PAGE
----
I’ve backpacked across Europe, Australia and New Zealand. Truly, I love adventures of all kinds. Maybe this is why I imagined priesthood as one great adventure. And it is — though not as I expected. This adventure with Jesus is even more hopeful.
On Saturday, June 2, 2018, I arrived early in the morning at the Cathedral of the Sacred Heart. I wanted to walk around my hometown. Richmond’s streets had always cleared my mind.
I strolled around the Fan for an hour and made my way back to the bishop’s residence in peace. The excitement was thick in the air, and the smiles were childlike on the faces of James O’Reilly, Nick Redmond and me as we vested for our priestly ordination. But something was awaiting that none of us expected.
Bishop Francis X. DiLorenzo once said that priests today are like men running into a burning building. It’s a good, prophetic metaphor, but as prophecy goes sometimes, it became literally true as well. The three of us entered the cathedral to find standing- room only and the air-conditioner on the fritz.
Sweat beaded down under my vestments for two and a half hours. An omen perhaps? I don’t know, but an unforeseen adventure had begun — one with darkness and yet overflowing with light.
The shadows came first. A dear friend of mine left the priesthood a month later. Since then, probably a dozen priests I know have left or been dismissed. Many are friends. There were also the “reports” — Pennsylvania, Mc- Carrick, Virginia and many more. The first year of priesthood was lonely, too. In Virginia Beach, my nearest friend was 45 minutes away. I made good friends eventually but only with effort.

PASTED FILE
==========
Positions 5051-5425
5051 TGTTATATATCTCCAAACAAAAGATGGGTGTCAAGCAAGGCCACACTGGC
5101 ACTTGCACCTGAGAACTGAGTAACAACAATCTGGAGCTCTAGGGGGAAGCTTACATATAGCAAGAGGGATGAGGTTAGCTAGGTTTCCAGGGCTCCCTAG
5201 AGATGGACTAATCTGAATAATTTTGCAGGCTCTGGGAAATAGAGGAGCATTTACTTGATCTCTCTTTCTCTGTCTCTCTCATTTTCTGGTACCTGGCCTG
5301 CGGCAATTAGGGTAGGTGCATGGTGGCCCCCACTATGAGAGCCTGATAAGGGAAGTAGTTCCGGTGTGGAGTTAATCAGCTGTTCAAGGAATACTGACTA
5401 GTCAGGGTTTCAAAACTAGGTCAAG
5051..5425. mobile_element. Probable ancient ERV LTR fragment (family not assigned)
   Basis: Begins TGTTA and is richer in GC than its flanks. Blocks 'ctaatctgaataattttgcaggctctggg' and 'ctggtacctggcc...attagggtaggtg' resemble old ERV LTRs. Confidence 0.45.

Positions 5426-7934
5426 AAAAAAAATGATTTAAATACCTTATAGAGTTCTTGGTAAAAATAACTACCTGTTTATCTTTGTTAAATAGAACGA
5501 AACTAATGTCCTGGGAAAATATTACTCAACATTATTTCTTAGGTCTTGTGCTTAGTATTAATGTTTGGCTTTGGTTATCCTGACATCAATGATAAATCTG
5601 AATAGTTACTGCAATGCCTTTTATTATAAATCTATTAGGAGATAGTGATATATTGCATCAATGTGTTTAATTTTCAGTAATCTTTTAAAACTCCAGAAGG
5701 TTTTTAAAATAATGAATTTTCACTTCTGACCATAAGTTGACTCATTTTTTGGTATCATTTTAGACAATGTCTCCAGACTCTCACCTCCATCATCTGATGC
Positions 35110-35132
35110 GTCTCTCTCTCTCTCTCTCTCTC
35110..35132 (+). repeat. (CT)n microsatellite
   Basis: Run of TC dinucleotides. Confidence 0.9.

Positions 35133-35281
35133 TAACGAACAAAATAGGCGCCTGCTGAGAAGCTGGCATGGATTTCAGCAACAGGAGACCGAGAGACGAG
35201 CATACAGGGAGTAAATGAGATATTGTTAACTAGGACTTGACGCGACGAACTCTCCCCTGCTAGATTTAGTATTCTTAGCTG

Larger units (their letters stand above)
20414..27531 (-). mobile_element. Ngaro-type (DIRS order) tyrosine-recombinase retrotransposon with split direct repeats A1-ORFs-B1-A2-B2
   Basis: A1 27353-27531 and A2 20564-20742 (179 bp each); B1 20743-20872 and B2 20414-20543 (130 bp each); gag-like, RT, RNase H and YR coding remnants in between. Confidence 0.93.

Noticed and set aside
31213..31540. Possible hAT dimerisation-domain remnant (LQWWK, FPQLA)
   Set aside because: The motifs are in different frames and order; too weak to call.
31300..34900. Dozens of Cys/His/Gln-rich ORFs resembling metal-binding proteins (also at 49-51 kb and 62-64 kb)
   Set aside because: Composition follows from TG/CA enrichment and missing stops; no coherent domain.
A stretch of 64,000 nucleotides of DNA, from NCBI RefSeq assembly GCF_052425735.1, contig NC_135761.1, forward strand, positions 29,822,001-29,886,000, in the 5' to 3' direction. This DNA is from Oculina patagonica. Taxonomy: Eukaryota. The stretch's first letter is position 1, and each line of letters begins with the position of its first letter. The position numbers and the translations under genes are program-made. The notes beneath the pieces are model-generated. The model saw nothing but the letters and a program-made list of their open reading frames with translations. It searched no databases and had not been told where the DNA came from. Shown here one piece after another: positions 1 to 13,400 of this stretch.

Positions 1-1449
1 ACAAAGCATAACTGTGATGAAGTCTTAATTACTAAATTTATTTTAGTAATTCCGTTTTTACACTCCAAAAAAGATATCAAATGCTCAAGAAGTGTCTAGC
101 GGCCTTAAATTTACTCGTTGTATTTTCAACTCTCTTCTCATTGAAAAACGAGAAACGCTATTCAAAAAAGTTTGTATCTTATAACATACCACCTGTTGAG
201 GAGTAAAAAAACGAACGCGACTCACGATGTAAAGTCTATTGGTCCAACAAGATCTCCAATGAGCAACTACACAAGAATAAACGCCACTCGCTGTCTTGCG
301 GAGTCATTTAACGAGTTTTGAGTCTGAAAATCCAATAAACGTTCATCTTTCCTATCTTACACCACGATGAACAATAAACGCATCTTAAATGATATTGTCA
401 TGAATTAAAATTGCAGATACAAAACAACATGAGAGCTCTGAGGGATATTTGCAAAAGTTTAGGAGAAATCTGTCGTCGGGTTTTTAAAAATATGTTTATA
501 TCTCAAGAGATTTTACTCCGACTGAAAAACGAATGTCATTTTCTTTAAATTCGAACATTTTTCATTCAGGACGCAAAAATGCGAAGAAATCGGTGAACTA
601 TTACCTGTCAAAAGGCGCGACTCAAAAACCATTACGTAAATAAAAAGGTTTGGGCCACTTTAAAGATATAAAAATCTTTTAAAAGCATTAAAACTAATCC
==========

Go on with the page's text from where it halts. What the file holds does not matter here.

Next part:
But there was light.
Despite the struggles of my first year, there was tremendous grace: Accompanying a family after the tragic loss of their teenage daughter. Being surrounded by boisterous, smiling kids after Easter Mass, and then having one mom hand me an infant for the picture. Learning to golf with patient parishioners.
God placed many in my path to reach for him. Then after only a year, I transferred to one of the largest, busiest and most delightful parishes, St. Bede in Williamsburg.
Then came 2020.
Amid the pandemic, Jesus surprised me with what I always wanted as a priest. My “pod family” isn’t bothered by my “make it up as I go” style. Unannounced visits are welcome. Their three beautiful children ask incessantly, “Is Father John coming over?”
I’ve also seen light shining brightly in many rediscovering their faith: Notes detailing how a family learned to pray together during the pandemic. Catholic school students smiling because they’re in their desks. One non-religious student told me I reached her with my homily. Dozens of cards and emails about lives changing are encouraging. So, too, are parishes entering the digital age.
My young priest counterpart, Father Cassidy Stinson, fashioned a professional grade livestream system from scratch for our parish. From across the globe, people have watched our English and Spanish Masses and become adopted parishioners.
I’ve witnessed many people returning to the Eucharist after long years away, even if with having to wear a mask or only worshiping online. Parishioners reaching out to estranged friends and relatives; a young woman giving up TikTok and starting to pray; the Williamsburg House of Mercy overflowing with donations of food, dollars and eager volunteers; and once dust-covered Bibles have become worn.
All of these experiences have been grace.
In his letter to the Romans, St. Paul wrote that Abraham “hoped against hope” (4:18) in believing God would keep his promise. I hope to have such hope. I don’t mean to suggest naive optimism, but authentic Christian hope.
We don’t need more “prophets of doom,” to use St. John XXIII’s term. God needs us to be hopeful disciples of Jesus and emboldened, spirited missionaries for his vineyard.
I’ve had the grace of delivering the Gospel to many hungry for Good News — in the parish, at the DMV, in trailer parks and in gated communities. God couldn’t have given us a better time for harvest.
God will keep his promises. I believe that. There is no shortage of lonely, forgotten and maligned souls in our world. If we allow the Lord to fill us with the Spirit, we will have the hope and courage to speak, and many will respond. The adventure of yours and mine will then continue in the Kingdom.
Father Baab is a parochial vicar of St. Bede Parish, Williamsburg, and chaplain to Walsingham Academy Upper School.